Deploy & Scale a chat app to Cloud Foundry, Docker Container and Kubernetes
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BlueChatter Overview

The BlueChatter app is a simple chat/IRC type application for your browser which allows multiple users to chat when online at the same time. The sample app is used to showcase how to deploy an application to the Cloud using the Cloud Foundry and Docker container approach. The demo demonstrates how quickly you can deploy and scale your Docker container on IBM Bluemix. Also, it introduces the tools and services you need for deploying your Docker applications to IBM Bluemix.

See how the browser chat application looks like: Application Diagram

Table of contents

Learning Objectives

  • Learn how to deploy and scale Cloud Foundry application using IBM Bluemix.
  • Learn how to deploy and scale a docker container application using IBM Bluemix Docker service.
  • Learn how to deploy and scale a Kubernetes Cluster using IBM Bluemix Kubernetes approach.
  • Learn how to create a simple Chat application with NodeJs and Express.
  • Learn more on the tooling and reporting when working with Docker Containers and Kubernetes clusters.

Technologies Used

BlueChatter uses Node.js and Express for the server. On the frontend, BlueChatter uses Bootstrap and Jquery. The interesting part of this application is how the communication of messages is done. The application uses long polling to enable the clients (browsers) to listen for new messages. Once the app loads successfully, a client then issues a request to the server. The server waits to respond to the request until it receives a message. If no message is received from any of the chat participants, it responds back to the client with a 204 - no content. As soon as the client gets a response from the server, regardless of whether that response contains a message or not, the client will issue another request and the process continues.

The main goal of this application is to demonstrate the deployment and scaling of Docker container and Cloud Foundry application on IBM Bluemix. We will look at why and when you should deploy your application to a docker container over the classic Cloud Foundry root. You will learn on how to scale your application, scaling is big factor to any production applications, no matter which root you would take you would still need to scale your application for when traffic spike occur. With using the IBM Bluemix auto scaling service, we can automatically scale our Cloud Foundry Application or Docker Container application. To forwarder explain what scaling means, all scaling is to have multiple instance of the same application running at the same time, this means all users seen the same application while each user is directed to different instance of the application depending on the number of the instances you scale to.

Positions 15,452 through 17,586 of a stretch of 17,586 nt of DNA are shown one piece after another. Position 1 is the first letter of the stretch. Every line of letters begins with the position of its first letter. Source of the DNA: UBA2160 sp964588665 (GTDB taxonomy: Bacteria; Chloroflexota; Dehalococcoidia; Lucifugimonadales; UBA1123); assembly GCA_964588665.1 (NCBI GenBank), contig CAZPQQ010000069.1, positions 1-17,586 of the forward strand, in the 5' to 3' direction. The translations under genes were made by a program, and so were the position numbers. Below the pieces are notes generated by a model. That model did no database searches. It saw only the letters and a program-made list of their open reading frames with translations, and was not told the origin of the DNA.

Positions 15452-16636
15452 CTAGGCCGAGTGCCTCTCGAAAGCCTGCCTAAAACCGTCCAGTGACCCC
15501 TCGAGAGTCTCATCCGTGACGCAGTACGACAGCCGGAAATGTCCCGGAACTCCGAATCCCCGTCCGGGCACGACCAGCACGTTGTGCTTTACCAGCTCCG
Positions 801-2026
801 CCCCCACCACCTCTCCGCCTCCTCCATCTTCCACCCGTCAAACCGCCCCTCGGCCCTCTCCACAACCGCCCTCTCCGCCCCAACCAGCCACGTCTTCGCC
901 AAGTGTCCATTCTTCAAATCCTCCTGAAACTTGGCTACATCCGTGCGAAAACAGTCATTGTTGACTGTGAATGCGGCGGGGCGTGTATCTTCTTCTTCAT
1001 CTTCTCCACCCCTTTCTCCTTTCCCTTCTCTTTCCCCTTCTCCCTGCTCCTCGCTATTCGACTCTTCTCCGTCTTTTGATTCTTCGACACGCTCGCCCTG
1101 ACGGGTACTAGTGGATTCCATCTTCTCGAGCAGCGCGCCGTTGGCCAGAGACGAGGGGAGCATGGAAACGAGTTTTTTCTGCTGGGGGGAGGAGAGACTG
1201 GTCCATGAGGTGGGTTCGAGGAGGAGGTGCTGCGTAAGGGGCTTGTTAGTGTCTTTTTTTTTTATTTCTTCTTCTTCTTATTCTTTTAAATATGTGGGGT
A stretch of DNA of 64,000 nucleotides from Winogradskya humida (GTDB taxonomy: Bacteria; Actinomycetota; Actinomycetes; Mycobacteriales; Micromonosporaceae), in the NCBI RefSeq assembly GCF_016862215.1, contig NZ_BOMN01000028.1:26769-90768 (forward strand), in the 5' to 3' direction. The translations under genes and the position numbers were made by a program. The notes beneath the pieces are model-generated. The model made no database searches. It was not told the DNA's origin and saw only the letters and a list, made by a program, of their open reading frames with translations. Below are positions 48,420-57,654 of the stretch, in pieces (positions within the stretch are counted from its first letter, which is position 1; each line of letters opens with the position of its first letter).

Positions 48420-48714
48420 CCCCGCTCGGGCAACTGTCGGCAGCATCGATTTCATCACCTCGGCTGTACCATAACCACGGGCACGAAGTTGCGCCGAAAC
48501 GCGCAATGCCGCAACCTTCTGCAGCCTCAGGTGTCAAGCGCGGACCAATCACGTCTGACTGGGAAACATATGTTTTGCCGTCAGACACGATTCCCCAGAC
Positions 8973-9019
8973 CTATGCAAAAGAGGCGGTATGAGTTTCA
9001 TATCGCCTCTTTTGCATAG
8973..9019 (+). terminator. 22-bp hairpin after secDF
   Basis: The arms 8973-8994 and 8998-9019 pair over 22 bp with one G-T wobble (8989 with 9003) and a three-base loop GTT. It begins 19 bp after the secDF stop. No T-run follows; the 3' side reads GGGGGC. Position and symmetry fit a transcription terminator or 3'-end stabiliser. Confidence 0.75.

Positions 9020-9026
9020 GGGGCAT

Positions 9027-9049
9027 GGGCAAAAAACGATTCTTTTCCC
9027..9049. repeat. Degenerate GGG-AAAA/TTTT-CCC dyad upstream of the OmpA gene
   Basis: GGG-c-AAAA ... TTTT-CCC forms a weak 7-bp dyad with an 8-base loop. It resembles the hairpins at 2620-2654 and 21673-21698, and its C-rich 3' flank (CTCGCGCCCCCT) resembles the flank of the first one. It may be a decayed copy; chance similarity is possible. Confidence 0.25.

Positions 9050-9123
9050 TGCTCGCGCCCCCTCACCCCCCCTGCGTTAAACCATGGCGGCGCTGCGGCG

Another area we should outline is how do the chat messages happen between the different servers, how do all instance of the applications talk to the same database to offer the chat experience to the users like if they are all on one instance? For that we use the pubsub feature of Redis to solve this. All the servers will be bound to a single Redis instance and each server is listening for messages on the same channel. When one chat server receives a chat message it publishes an event to Redis containing the message. The other servers then get notifications of the new messages and notify their clients of the. This design allows BlueChatter to scale nicely to meet the demand of its users.

Auto Deploy To Bluemix

The easiest way to deploy BlueChatter is by clicking on the "Deploy to Bluemix" button which automatically deploys the application to Bluemix.
Deploy to Bluemix

Using the Deploy To Bluemix button will automatically set up several things for you. First, it will create a Git repository in IBM DevOps Services containing the code for the application. Also, a deployment pipeline will automatically be set up and then run to deploy the application to Bluemix for you. The deployment pipeline will both deploy the application as a Cloud Foundry application and in a Docker container. Both versions of the application will share the same route (URL) in Bluemix. Thus, accessing the application URL will either be using the Cloud Foundry application or the Docker container. In addition to deploying the app using Cloud Foundry and Docker, the pipeline will build a Docker image and place it in your Docker registry on Bluemix. That way you can deploy additional containers based on that image if you want.

1 Cloud Foundry Deployment Approach

  1. Create a Bluemix Account
    Signup for Bluemix, or use an existing account.

  2. Download and install the Cloud-foundry CLI tool

  3. If you have not already, [download node.js 6.7.0 or later][] and install it on your local machine.

  4. Clone the app to your local environment from your terminal using the following command

git clone
  1. cd into the bluechatter folder that you cloned
cd bluechatter
  1. Edit the manifest.yml file and change the application host to something unique. The host you use will determinate your application url initially, e.g. <host>

  2. Connect and login to Bluemix

$ cf login -a
  1. Create a Redis service for the app to use, we will use the RedisCloud service.
$ cf create-service rediscloud 30mb redis-chatter
  1. Push the application
cf push

Done, now go to the staging domain(<host> and see your app running.